Herhold: Taking life beyond the Google motto
By Scott Herhold
We are fond of proclaiming the protests in Tunisia and Egypt
as the Facebook or Twitter revolutions, as if technology
alone shaped the uprising.
Unquestionably, technology offered a means of revolt,
magnifying the way that a megaphone gathered crowds during
student uprisings of the 1960s.
What we forget, however, is that every uprising also demands
leaders willing to defy authority, to risk life and limb for
what they believe is right.
In that sense, the story of Wael Ghonim, the young Google
marketing executive who was released by Egyptian authorities
Monday, should inspire us all.
Ghonim was one of the first to use social networking tools to
fight the regime of Hosni Mubarak. Friends say he created a
Facebook page to protest the death of 28-year-old Khaled
Said, who was beaten to death in June by Egyptian police.
He also helped set up the Facebook page for Mohamed
ElBaradei, the Egyptian leader who has returned to lead the
opposition to Mubarak.
And on Jan. 25, as the revolt in Tahrir Square was gathering
steam, Ghonim sent out a Twitter message to his followers,
vowing that he would be there. He became a symbol of protest.
Three days later, he disappeared. And if you needed
verification for his importance to the current protests, it
was his detention by the police.
On Monday, the U.S. State Department announced that it had
gotten notice that Ghonim had been released. It ought to be a
moment for us Advertisement to reflect on what heroism is.
In my early 20s, my twin heroes were the singer Mick Jagger
and investigative reporter Seymour Hersh -- Jagger for his
finger-wagging insouciance, Hersh for his doggedness.
My icon worship said something about where I was in life --
defying law school or a staid career for journalism. (I've
learned that my heroes both have feet of clay, as do I.)
As I think about it now, it seems to me a real hero ought to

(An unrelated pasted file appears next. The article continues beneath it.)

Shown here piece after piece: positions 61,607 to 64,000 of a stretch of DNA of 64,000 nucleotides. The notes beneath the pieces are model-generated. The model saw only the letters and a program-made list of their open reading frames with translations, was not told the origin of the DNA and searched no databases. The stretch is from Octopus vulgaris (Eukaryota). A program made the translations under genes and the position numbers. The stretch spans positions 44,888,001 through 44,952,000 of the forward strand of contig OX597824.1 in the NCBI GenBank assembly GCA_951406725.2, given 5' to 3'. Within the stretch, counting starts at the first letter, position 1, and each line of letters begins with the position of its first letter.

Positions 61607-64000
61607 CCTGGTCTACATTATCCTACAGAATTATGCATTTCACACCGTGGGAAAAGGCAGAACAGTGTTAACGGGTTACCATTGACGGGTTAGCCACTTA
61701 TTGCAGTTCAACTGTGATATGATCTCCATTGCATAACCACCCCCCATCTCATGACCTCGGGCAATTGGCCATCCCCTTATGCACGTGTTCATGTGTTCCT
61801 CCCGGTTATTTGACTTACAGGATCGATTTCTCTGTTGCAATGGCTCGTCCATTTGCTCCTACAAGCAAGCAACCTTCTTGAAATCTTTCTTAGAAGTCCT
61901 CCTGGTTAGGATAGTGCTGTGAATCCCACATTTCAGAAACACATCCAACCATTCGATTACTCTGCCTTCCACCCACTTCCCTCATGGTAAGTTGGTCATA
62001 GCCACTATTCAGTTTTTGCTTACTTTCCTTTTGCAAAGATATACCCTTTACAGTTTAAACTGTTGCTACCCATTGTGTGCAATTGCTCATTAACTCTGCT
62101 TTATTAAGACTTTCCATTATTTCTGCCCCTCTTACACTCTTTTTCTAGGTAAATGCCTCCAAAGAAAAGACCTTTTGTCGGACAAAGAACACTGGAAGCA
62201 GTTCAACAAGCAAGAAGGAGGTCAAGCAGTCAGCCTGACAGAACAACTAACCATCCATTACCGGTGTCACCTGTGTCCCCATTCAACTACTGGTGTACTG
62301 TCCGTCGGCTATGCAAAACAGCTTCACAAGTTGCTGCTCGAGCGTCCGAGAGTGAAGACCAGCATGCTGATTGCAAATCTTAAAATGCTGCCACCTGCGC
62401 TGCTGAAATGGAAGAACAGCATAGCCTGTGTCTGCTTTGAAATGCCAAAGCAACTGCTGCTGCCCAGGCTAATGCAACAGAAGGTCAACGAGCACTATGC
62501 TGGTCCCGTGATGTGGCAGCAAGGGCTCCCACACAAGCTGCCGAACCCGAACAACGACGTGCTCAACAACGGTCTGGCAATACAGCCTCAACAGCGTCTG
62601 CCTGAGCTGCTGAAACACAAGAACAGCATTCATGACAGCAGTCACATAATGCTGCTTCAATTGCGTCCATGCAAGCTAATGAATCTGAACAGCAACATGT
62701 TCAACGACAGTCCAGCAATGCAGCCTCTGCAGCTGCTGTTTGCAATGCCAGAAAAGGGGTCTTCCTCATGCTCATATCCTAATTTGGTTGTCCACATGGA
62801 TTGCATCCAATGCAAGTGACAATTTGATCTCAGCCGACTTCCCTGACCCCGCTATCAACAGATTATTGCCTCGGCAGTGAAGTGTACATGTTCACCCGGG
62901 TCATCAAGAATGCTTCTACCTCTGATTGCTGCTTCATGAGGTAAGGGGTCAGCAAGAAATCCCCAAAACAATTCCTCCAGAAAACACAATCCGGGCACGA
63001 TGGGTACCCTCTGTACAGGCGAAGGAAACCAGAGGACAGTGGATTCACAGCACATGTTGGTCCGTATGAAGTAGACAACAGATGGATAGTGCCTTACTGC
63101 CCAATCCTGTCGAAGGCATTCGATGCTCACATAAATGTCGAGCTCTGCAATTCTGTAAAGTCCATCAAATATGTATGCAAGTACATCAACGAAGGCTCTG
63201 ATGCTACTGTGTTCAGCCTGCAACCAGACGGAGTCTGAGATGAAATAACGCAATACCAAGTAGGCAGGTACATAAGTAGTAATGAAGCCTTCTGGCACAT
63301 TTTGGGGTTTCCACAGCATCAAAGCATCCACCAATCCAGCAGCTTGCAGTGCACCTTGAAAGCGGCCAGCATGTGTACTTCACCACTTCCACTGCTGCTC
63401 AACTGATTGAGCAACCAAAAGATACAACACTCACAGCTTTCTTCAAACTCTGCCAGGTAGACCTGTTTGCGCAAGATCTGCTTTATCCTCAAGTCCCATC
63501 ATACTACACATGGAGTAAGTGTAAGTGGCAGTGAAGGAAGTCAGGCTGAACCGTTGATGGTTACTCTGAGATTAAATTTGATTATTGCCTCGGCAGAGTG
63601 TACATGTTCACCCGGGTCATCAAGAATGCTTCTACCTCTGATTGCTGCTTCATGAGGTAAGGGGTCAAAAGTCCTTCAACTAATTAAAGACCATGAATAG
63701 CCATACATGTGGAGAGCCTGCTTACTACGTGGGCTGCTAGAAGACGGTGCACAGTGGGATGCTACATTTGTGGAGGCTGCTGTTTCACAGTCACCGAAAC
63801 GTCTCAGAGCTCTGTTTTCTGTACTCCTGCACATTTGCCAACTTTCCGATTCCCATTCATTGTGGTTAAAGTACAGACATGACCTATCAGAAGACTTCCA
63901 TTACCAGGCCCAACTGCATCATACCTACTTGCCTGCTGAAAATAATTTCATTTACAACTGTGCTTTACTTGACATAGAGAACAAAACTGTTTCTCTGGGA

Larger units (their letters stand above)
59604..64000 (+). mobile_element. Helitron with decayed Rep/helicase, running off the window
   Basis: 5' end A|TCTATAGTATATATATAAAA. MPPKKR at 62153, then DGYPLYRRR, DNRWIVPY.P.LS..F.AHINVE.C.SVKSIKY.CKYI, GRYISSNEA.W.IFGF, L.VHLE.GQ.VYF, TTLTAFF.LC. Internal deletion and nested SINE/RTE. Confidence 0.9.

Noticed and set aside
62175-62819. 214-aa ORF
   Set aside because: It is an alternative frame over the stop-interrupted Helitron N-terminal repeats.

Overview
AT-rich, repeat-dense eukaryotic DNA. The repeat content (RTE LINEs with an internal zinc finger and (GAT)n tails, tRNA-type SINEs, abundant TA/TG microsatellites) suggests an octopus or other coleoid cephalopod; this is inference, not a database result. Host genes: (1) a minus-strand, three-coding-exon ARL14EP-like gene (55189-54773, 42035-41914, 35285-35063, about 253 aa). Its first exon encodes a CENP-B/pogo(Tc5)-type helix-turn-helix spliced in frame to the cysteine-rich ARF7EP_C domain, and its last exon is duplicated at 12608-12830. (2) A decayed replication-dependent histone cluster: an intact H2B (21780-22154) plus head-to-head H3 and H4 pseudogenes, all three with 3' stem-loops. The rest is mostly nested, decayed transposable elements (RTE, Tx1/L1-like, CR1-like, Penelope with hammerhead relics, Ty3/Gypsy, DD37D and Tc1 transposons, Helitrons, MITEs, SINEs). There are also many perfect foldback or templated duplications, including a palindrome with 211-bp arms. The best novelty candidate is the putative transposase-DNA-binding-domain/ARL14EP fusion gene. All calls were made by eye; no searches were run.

do three things: He or she should act at risk to themselves.
Their actions should benefit the common good. And they should
inspire the rest of us.
On all three counts, Ghonim fits. He knew Egypt was
dangerous: He had relocated to Dubai in early 2010 with wife
and children but continued to return often to his homeland.
It goes without saying that he did something for the common
good: For those who know history, there are parallels here
with the great Irish hero Wolfe Tone, who returned to his
native land and lost his life during Ireland's failed
uprising in 1798.
And inspiration, if you ever needed it, came from one of
Ghonim's last tweets: "Despite all the warnings I got from my
relatives and friends, I'll be there on #Jan 25," he wrote.
The Wall Street Journal asked Google whether Ghonim violated
the Mountain View-based company's policies. The Google
spokesman declined to comment, saying they'd have to talk to
It was the wrong answer. Here's what the Google person should
have said: "If Ghonim violated our policies, we'll deal with
it internally. We have an obligation to make money."
"But if you ask me whether he did something great, the answer
has to be yes. At Google, we stand in awe of his dedication
and courage in the cause of human dignity."
You see, the first rule in life isn't the famous Google
motto, "Don't be evil." It is to do something good. Ghonim,
who could have picked a safer way, understood that
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